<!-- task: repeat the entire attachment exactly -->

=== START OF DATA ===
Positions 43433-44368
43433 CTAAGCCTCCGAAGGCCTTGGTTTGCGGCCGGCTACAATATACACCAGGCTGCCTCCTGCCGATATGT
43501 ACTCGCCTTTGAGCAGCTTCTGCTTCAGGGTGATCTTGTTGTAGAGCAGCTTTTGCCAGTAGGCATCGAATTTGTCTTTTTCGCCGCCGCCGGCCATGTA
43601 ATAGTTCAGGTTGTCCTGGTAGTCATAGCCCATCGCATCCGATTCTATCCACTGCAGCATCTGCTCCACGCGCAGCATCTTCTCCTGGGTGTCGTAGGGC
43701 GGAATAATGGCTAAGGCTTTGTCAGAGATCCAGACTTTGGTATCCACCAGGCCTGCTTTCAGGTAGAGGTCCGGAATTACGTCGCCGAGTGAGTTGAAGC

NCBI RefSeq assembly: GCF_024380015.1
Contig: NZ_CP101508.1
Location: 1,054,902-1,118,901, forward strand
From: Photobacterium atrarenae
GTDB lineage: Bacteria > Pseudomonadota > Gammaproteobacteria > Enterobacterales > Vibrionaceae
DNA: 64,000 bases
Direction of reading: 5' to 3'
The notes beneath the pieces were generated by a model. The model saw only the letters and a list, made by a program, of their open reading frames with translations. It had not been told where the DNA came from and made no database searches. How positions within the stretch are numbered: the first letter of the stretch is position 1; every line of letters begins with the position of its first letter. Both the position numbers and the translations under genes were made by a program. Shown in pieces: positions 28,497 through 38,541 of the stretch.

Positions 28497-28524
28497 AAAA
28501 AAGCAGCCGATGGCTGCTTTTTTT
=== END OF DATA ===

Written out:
Positions 43433-44368
43433 CTAAGCCTCCGAAGGCCTTGGTTTGCGGCCGGCTACAATATACACCAGGCTGCCTCCTGCCGATATGT
43501 ACTCGCCTTTGAGCAGCTTCTGCTTCAGGGTGATCTTGTTGTAGAGCAGCTTTTGCCAGTAGGCATCGAATTTGTCTTTTTCGCCGCCGCCGGCCATGTA
43601 ATAGTTCAGGTTGTCCTGGTAGTCATAGCCCATCGCATCCGATTCTATCCACTGCAGCATCTGCTCCACGCGCAGCATCTTCTCCTGGGTGTCGTAGGGC
43701 GGAATAATGGCTAAGGCTTTGTCAGAGATCCAGACTTTGGTATCCACCAGGCCTGCTTTCAGGTAGAGGTCCGGAATTACGTCGCCGAGTGAGTTGAAGC

NCBI RefSeq assembly: GCF_024380015.1
Contig: NZ_CP101508.1
Location: 1,054,902-1,118,901, forward strand
From: Photobacterium atrarenae
GTDB lineage: Bacteria > Pseudomonadota > Gammaproteobacteria > Enterobacterales > Vibrionaceae
DNA: 64,000 bases
Direction of reading: 5' to 3'
The notes beneath the pieces were generated by a model. The model saw only the letters and a list, made by a program, of their open reading frames with translations. It had not been told where the DNA came from and made no database searches. How positions within the stretch are numbered: the first letter of the stretch is position 1; every line of letters begins with the position of its first letter. Both the position numbers and the translations under genes were made by a program. Shown in pieces: positions 28,497 through 38,541 of the stretch.

Positions 28497-28524
28497 AAAA
28501 AAGCAGCCGATGGCTGCTTTTTTT